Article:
WAUKESHA -- Ohio Gov. John Kasich said today he’s “not losing any sleep” over Gov. Scott Walker backing Ted Cruz for president and questioned the importance of endorsements in general.
“It’s no surprise here,” Kasich told reporters following a town hall meeting in Waukesha. “I wish he’d have been for me, but I’m not losing any sleep over it.”
Kasich said endorsements only matter if the one making the endorsement works hard for a candidate.
“Endorsements, you like to have them, but do they really determine anything?” Kasich said. “Only if someone really puts their shoulder to the wheel and pushes like crazy to make a difference.”
Kasich declined to criticize Donald Trump over his response to Trump’s campaign manager, Corey Lewandowski, being charged with battery for allegedly grabbing a female reporter at a campaign event.
But Kasich said that when it comes to his employees, “when we see things that are improprieties, we either suspend or let people go.”
“It’s up to him.” Kasich said. “Everybody is innocent until proven guilty, however, when we see things that are very disturbing we then take action. And that’s what I think needs to be done. But it’s Trump’s call.”
Later, Kasich said based on the reports, Lewandowski’s alleged actions were “totally and completely inappropriate.”
“That could have been one of my daughters, for that matter,” Kasich said.
Kasich repeated his prediction that the nomination would be contested at convention, which he described as an “extension of the campaign.”
He noted that out of 10 contested GOP convention, only three went for the frontrunner. He stressed polls showing him being the only GOP candidate beating Hillary Clinton in general-election match up.
He said if there is not a nominee that can unite the country, GOP seats in the Senate and House could be in play. He said he is now in a “strange position” in which he is in some ways the “stalwart of the Republican Party to make sure we don’t lose the Senate and major losses in the House.”
Kasich’s delivered a brief pitch and took questions for about an hour from a crowd of about 200 gathered at Weldall Manufacturing Inc., which specializes in large-scale welding and fabrication.
Kasich criticized the approach of both Trump and Cruz on dealing with ISIS, saying that the world needs to come together, share intelligence information, and fight ISIS “in the air and on the ground.”
Kasich also told the crowd he would take a “common-sense” approach to regulation, reduce taxes and support job training to help companies like Weldall succeed.
Audience questions focused on jobs, the federal budget, illegal immigration and other topics.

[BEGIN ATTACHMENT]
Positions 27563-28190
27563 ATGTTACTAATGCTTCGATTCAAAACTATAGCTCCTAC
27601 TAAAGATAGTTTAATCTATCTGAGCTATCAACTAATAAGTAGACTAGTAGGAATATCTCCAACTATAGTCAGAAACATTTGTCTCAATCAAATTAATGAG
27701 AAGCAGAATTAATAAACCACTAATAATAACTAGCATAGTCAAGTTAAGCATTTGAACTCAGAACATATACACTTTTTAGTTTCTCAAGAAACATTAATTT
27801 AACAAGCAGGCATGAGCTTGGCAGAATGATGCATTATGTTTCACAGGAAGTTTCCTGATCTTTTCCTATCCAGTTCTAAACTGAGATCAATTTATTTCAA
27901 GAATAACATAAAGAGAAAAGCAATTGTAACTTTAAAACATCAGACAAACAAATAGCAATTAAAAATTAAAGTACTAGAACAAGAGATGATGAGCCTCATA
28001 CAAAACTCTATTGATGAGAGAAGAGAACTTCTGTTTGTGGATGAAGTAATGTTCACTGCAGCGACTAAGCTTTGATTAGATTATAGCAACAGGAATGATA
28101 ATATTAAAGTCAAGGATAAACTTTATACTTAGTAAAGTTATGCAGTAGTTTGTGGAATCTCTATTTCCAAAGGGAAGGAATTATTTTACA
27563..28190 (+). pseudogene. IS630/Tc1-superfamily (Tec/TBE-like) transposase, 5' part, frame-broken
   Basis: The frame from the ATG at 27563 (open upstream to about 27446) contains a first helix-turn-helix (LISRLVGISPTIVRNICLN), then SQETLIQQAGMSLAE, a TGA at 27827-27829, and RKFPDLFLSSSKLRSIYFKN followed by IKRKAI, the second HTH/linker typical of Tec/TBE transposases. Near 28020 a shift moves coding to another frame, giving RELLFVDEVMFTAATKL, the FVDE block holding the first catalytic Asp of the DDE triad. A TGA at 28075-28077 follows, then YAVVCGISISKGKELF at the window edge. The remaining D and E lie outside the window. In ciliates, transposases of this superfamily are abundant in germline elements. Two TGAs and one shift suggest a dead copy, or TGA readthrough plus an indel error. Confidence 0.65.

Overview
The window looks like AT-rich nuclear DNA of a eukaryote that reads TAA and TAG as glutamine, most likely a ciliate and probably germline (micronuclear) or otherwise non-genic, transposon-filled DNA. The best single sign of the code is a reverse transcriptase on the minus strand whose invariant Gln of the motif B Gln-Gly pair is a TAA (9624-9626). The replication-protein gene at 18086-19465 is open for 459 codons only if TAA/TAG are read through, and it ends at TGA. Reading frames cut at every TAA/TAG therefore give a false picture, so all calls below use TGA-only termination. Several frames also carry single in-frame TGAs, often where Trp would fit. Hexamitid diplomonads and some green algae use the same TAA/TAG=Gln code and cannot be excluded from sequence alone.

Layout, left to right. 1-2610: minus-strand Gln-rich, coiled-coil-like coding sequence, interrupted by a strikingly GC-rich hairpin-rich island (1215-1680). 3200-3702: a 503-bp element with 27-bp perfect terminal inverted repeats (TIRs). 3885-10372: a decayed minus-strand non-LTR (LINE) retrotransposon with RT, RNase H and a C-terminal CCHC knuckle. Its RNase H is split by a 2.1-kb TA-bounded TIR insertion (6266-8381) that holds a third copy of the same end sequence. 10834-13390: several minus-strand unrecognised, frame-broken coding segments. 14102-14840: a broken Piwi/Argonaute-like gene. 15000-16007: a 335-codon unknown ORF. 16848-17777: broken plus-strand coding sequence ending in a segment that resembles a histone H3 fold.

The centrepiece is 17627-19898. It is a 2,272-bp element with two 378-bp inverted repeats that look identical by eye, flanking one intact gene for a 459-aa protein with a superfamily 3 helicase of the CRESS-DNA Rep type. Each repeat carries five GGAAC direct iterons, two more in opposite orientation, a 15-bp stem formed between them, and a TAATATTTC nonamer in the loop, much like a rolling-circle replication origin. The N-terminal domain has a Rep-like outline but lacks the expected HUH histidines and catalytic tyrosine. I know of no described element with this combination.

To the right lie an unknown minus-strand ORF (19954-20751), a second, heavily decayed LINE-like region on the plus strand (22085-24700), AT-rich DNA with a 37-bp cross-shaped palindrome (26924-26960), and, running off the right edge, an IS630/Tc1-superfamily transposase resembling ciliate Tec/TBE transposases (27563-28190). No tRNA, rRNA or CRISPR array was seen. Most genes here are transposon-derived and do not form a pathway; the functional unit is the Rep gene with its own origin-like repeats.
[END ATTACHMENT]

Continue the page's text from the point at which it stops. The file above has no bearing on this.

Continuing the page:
Kasich stressed the importance matching the skills people learn to the jobs that are available, and detailed programs in Ohio designed to do so.
To balance the budget, Kasich said his approach would not just be to make cuts.
“I don’t live in the world of cutting, I live in the world of reform,” he said.
For example, he said he would increase spending for defense and for medical research. At the same time he said he would eliminate the Department of Commerce and transfer useful programs within it elsewhere. He said he would shift to the states responsibility for welfare, job training, infrastructure, Medicaid and education.
On immigration, Kasich said he would seek a way to give legal status, but not citizenship, to those in the country illegally who have not committed crimes or are not otherwise facing deportation. He also said he would boost border security and build a wall to keep more from entering the country illegally.
The program began about 45 minutes late, and Kasich apologized to the crowd, telling them media interviews ran over time.
Kasich was introduced by former Gov. Tommy Thompson, who credited Kasich with balancing the budget in 1996 while he was in Congress and stressed Kasich’s electability in the general election.
“I think if you vote for Donald Trump and Ted Cruz, you’re voting for individuals who are going to lose to Hillary Clinton,” Thompson said.
After asking several time if Kasich had arrived, Thompson joked he was announcing his own run for president.
“Well, I want to announce for president,” Thompson quipped. “Everything I said double it, because I can do the same thing.”
While waiting for Kasich, Thompson held an impromptu Q&A, where he was asked if he’d accept a post again as head of Health and Human Services.
“I’ve done that once before,” Thompson said. “Right now I’m going to do everything I can to elect John Kasich.”
-- By David Wise